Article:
Only on that day, will we truly be smarter.

Love, Ethan Brown Jones

The Greater Impact

The places we’ve gone just once sometimes make the greatest impact on our memories. When I dream about the future, I also look back into the past. I remember the people I’ve loved, the people that I will never forget. I dream about the boy I’ll wind up with, how perfect we’ll be, how I’ll never let him go for anything. I think about my dream job and my dream house. My dream unfolds swiftly before my eyes.

About a year ago, I was fortunate enough to stay at a beautiful resort in Vail, Colorado, elegantly named, The Montaneros. What made The Montaneros undeniably unique was, I think, that it was like living in a dream, living in my dream. Strangely, I had stepped into some kind of dream world, so real, yet so far away.

As I looked around the room, there was a sense of place, a character that seemed very normal to me. I imagined myself entertaining at that ornately decorated table, at home among a group of close friends. I watched myself, as if behind glass. I watched myself cuddling on the couch, a nameless but familiar boy at my side. I imagined myself standing in that kitchen. What a masterpiece the entire space was. But most of all, I could see myself as happy, worry-free, loved. I could see that without a doubt, my life had turned out how I had always envisioned it to be. But the visions faded. The room became nothing more than an elegantly decorated reality. The hopes and dreams sank back into the future.

What that trip really defined for me was a sense of self and an individualism that was suddenly more present. I could feel just a hint of what adult life would be like throughout that trip. I could feel the hardships, the prosperities, the responsibilities, and everything else that comes with being an adult.

Looking back on that trip, I realize how much of me has changed. I can see just how much I’ve changed in a short couple of years. When I look back on the past now, there is suddenly an indiscernibly larger amount of people that I miss, places I have almost forgotten, and dreams that have died off long ago.

In the course of life, one experiences many losses, but no loss is as great as that, the loss of innocence.

Looking back on that trip, I can tell you with complete clarity that it was a turning point in my life. It was, in its purest form, a rebirth of a personality and a growth of self. Since that time I have grown into what I am today. But as I always say, you cannot be who you are today without whom you were in the past and the person you are only yet to be. Our lives are shaped by people, by events, by places;  but they are shaped most extensively by the past, the future, and who we are right now, this very minute.

And that is the greater impact, realizing that all of your life has made you what you are today, and that the future is yours to create. Life’s greater impact is figuring out how to utilize your past to define yourself, while not making your past a roadmap for the future you can write today. Today is your day, will you spend it dwelling and what was or what could be, or are you going to make today the first day of the rest of your life?

Love, Ethan Brown Jones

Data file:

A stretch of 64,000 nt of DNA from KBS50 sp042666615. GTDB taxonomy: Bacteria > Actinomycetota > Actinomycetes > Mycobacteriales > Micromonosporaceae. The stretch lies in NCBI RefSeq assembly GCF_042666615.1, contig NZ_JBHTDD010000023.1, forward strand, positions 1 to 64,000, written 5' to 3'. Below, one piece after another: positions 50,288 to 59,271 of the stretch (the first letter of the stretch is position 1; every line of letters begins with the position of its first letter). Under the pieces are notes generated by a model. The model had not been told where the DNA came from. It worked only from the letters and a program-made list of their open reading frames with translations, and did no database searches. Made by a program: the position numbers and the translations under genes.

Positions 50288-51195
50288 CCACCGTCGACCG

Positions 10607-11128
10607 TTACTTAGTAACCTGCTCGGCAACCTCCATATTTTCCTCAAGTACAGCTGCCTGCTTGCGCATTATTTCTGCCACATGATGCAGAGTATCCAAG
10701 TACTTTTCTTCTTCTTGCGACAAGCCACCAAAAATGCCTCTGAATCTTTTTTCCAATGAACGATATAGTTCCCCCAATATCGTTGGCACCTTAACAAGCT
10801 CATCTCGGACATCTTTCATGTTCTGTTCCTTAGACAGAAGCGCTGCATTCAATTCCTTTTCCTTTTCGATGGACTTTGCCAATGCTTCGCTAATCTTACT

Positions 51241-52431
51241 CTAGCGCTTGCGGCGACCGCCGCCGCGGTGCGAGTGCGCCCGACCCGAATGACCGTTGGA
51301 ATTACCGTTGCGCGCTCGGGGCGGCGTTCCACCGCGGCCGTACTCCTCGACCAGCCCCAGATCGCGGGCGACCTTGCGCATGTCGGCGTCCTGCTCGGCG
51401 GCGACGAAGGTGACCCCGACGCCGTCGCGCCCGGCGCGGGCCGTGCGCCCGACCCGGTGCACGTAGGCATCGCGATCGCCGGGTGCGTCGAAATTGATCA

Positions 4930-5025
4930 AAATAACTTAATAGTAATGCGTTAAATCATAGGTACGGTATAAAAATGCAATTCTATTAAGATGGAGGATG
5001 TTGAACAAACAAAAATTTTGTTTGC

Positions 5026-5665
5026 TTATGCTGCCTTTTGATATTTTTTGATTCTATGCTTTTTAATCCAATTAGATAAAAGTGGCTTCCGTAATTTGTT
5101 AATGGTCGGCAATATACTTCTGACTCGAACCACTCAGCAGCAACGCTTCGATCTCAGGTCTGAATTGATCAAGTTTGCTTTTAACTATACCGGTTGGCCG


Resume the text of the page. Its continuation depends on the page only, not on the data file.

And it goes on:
Time, Effortless but Everlasting

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The rains falls gently by my window, wetting the green earth. All is dark outside, covered in a blanket of darkness as secure as it is unforgiving. Inside my room, the reassuring lamp-light nourishes my hopes and dreams as I write on into the night. There is a feeling that comes with the rain. A desperate feeling of longing along with a calm serenity encase the world around me as the music plays on.

As I sit in my room, the minutes draw on, each one a little bit longer than the last. Time seems to both race on towards the perpetually life-less end and sit unyielding and still, trapped in the methodical moments of now. Each object in my bedroom seems plainly familiar, yet simply immaculate. With no effort but to move my pen across the paper, I merely exist. And for what? My work is done, the schoolbooks lie in an intemperate pile at the foot of my bed, a constant reminder of my imposed purpose. So many stories are written about purpose, but who among us can honestly say we can even begin to comprehend the meaning of purpose.

As I sat last night, the hours drawing on, I blearily jabbed at my computer keyboard. I sat there writing for a very different reason than I do today, although a considerably similar story is seeming to be told. Writing my own bio for my website at 2 AM- that’s living for you. Why was I alone in my bedroom at 2 AM indulgently writing about nothing more than Me, Myself, and I? Because somehow, as short as life is, it is not at all effortless. I was writing to manifest the essence of me to the world just one more time in the infinitely endless time that draws on. I was writing I think to provoke some conspicuously omniscient force that would suddenly reveal itself and enlighten me about the purpose of existence. But what I provoked instead, even if mistakenly, was an ambitious desire to do more. To not just wait for some apparently substantive being to just drop my purpose clumsily in my lap, but to work everyday towards some inextricably tangible goal. Through the tedious process of bio-writing, I realized that not only am I working towards a solely paramount goal, but I have an abundance of futures waiting for me.

From fashion design to interior design, from styling to piano to makeup design to blogging, I have an inconceivable plethora of passions, dreams, and futures waiting just for me. Sitting, writing bios at 2 A.M, I realized something crucial, that I also love writing deeply. I love talking almost as much as life itself, so I guess writing doesn’t seem so outlandish. But I think between all my passions, I have come to the revelation that I want to be an artist. Designer, composer, virtuoso, playwright, creator, musician, architect- call it what you will, but I want to do all of it. I want to represent, to inspire, to perform, to create.

As time draws on, purpose slowly divulges itself. Truths become evident, Lives move on effortlessly. Time changes all of us in its way. Time is endless yet sudden, effortless yet gripping and constraining. Time is irrelevant now, nothing but the pattering of the rain and the soothing envelope of my covers affixes itself to my mind as I drift lazily on into forever.

Love, Ethan Brown Jones